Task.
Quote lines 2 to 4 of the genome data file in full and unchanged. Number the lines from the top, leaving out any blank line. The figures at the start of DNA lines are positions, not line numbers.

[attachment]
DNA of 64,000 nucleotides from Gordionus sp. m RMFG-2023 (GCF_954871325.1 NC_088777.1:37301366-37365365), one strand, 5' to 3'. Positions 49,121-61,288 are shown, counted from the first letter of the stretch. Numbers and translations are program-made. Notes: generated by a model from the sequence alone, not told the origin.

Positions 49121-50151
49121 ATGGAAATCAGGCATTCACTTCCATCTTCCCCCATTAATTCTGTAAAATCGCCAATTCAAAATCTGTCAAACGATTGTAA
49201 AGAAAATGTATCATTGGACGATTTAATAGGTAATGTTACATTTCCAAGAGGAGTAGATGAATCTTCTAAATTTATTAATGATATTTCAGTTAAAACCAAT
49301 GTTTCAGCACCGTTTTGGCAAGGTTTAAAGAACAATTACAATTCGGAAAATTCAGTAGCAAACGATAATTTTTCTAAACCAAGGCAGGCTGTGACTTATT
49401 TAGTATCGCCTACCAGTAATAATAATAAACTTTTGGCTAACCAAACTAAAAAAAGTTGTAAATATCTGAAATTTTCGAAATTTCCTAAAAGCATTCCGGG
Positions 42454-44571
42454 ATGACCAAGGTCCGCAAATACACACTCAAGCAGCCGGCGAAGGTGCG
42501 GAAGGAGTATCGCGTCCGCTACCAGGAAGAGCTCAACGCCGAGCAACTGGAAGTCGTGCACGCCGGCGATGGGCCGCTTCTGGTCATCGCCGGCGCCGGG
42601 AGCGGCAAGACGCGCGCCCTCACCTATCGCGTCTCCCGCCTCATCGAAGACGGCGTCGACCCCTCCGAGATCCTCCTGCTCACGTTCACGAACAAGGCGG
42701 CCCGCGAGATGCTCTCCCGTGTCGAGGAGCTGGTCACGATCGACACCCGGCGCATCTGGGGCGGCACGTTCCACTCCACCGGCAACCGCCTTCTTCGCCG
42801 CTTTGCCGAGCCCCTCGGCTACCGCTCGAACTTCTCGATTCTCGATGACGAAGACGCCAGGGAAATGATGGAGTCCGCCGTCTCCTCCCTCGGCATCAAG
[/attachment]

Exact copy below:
Positions 49121-50151
49121 ATGGAAATCAGGCATTCACTTCCATCTTCCCCCATTAATTCTGTAAAATCGCCAATTCAAAATCTGTCAAACGATTGTAA
49201 AGAAAATGTATCATTGGACGATTTAATAGGTAATGTTACATTTCCAAGAGGAGTAGATGAATCTTCTAAATTTATTAATGATATTTCAGTTAAAACCAAT